Let $N = q^k n^2$ be an odd perfect number with special prime $q$ satisfying $q \equiv k \equiv 1 \pmod 4$ and $\gcd(q,n)=1$.

Define the *abundancy index*
$$I(x)=\frac{\sigma(x)}{x}$$
where $\sigma(x)$ is the classical *sum of divisors* of $x$.

Since $q$ is prime, we have the bounds $$\frac{q+1}{q} \leq I(q^k) < \frac{q}{q-1},$$ which implies, since $N$ is perfect, that $$\frac{2(q-1)}{q} < I(n^2) = \frac{2}{I(q^k)} \leq \frac{2q}{q+1}.$$

We now prove the following claim:

CLAIM:$$I(n^2) > \bigg(\frac{2(q-1)}{q}\bigg)\bigg(\frac{q^{k+1} + 1}{q^{k+1}}\bigg)$$

**PROOF:** We know that
$$\frac{\sigma(n^2)}{q^k}=\frac{2n^2}{\sigma(q^k)}=\frac{2n^2 - \sigma(n^2)}{\sigma(q^k) - q^k}=\gcd(n^2,\sigma(n^2)),$$
(since $\gcd(q^k,\sigma(q^k))=1$).

However, we have
$$\sigma(q^k) - q^k = 1 + q + \ldots + q^{k-1} = \frac{q^k - 1}{q - 1},$$
so that we obtain
$$\frac{\sigma(n^2)}{q^k}=\frac{\bigg(q - 1\bigg)\bigg(2n^2 - \sigma(n^2)\bigg)}{q^k - 1}=\sigma(n^2) - \bigg(q - 1\bigg)\bigg(2n^2 - \sigma(n^2)\bigg)$$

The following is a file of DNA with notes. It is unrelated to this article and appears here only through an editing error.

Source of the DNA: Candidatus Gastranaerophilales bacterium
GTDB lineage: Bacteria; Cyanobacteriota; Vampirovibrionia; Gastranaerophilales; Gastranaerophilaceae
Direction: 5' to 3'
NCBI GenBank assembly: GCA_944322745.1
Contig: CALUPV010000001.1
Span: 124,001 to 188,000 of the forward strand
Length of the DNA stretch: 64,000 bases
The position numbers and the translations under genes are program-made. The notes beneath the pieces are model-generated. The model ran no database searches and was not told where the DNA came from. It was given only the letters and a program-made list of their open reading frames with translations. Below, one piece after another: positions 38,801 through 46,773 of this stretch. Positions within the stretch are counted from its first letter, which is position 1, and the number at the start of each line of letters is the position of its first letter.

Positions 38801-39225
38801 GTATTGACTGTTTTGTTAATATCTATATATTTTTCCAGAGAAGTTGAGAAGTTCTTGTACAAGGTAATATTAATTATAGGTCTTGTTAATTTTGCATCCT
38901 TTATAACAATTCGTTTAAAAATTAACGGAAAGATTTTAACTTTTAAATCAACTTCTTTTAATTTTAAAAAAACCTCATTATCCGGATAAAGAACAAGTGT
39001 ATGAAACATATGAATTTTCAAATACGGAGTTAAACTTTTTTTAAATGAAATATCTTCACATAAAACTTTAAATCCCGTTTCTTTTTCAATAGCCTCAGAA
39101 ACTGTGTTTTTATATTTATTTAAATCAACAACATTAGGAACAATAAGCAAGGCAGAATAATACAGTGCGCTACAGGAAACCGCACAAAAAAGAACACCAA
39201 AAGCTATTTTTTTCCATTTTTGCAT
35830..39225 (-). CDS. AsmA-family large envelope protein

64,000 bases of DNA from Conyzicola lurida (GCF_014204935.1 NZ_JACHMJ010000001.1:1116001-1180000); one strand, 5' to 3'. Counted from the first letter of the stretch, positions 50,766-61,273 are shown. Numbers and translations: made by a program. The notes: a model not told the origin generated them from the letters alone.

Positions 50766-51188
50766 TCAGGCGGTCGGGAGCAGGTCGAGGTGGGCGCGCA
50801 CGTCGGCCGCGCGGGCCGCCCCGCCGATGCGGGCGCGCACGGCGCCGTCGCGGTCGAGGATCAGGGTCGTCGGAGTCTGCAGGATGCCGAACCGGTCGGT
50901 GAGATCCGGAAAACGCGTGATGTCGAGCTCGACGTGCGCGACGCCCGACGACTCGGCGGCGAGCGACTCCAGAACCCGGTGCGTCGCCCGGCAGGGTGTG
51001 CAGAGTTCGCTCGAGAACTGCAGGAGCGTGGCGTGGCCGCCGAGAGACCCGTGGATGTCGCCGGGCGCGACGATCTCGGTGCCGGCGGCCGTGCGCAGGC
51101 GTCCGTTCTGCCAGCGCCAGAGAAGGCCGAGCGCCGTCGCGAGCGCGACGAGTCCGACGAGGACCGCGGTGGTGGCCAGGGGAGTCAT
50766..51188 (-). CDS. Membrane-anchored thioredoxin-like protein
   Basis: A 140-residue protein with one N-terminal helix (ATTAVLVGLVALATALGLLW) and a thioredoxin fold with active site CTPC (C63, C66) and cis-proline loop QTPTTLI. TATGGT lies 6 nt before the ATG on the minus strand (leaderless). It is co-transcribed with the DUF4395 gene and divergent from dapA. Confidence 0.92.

$$=q\sigma(n^2) - 2(q - 1)n^2.$$
Dividing both sides by $qn^2$, we get
$$I(n^2) - \frac{2(q-1)}{q} = \frac{I(n^2)}{q^{k+1}} > \frac{1}{q^{k+1}}\cdot\frac{2(q-1)}{q},$$
which implies that
$$I(n^2) > \bigg(\frac{2(q-1)}{q}\bigg)\bigg(\frac{q^{k+1} + 1}{q^{k+1}}\bigg).$$
**QED.**

To illustrate the improved bound:

**(1)** Unconditionally, we have
$$I(n^2) > \frac{2(q-1)}{q} \geq \frac{8}{5} = 1.6.$$

**(2)** Under the assumption that $k=1$:
$$I(n^2) > 2\bigg(1 - \frac{1}{q}\bigg)\bigg(1 + \left(\frac{1}{q}\right)^2\bigg) \geq \frac{208}{125} = 1.664.$$

**(3)** However, it is known that under the assumption $k=1$, we actually have
$$I(q^k) = 1 + \frac{1}{q} \leq \frac{6}{5} \implies I(n^2) = \frac{2}{I(q^k)} \geq \frac{5}{3} = 1.\overline{666}.$$

Here are my questions:

(A)Is it possible to improve further on the unconditional lower bound for $I(n^2)$?

(B)If the answer to Question(A)isYES, my next question is "How"?

I did notice that $$\frac{2(q-1)}{q}+\frac{2}{q(q+1)}=I(n^2)=\frac{2q}{q+1}$$ when $k=1$.